Climate change becoming main driver of global biodiversity declines

Land-use change historically has been the main factor

Land-use change has historically been the biggest driver of biodiversity decline, but researchers found that it may be overtaken by climate change by the middle of the century.

In a study published in Science, scientists estimated that global biodiversity declined by 2 to 11%, largely due to land-use changes. Land-use policies could reduce those declines in the future, they found, but “negative impacts on biodiversity due to climate change appear poised to increase.”

“We found that climate change poses an imminent threat to biodiversity and ecosystem services. While land-use change has historically been a significant factor, our findings indicate that climate change could overtake it as the primary driver of biodiversity loss by mid-century,” explains study coauthor David Leclère, a researcher in the International Institute for Applied Systems Analysis Integrated Biosphere Futures Research Group.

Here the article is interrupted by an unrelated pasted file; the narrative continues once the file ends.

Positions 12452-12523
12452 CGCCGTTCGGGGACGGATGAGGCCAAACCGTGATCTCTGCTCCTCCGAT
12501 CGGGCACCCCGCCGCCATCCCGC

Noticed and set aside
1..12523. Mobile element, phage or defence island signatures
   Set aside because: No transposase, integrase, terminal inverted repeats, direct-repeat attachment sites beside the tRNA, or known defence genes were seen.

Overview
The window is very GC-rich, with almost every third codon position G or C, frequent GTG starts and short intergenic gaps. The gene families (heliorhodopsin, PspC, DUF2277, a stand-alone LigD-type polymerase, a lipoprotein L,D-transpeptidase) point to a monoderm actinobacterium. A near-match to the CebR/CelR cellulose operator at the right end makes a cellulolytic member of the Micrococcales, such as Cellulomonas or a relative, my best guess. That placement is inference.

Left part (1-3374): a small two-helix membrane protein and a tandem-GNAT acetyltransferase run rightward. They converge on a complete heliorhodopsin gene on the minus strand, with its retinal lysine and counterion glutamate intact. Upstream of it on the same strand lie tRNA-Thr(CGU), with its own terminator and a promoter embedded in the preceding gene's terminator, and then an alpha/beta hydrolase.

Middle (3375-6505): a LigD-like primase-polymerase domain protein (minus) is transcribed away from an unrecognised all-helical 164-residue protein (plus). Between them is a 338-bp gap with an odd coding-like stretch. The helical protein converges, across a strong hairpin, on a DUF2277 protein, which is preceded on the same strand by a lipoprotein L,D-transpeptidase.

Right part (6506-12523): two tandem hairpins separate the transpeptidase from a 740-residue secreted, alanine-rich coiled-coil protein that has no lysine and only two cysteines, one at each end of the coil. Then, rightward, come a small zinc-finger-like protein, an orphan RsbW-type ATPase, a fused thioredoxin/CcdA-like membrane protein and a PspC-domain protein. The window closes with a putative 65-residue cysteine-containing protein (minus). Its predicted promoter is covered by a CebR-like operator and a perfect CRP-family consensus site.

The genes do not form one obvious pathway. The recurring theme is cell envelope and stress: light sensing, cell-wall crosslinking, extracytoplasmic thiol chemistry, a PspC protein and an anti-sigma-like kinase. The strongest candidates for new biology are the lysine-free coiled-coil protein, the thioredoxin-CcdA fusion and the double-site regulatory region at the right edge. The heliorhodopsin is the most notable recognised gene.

Read the study in Science.

Header Image: The International Space Station looks down over the transformed landscapes of central Europe. Credit: Alexander Gerst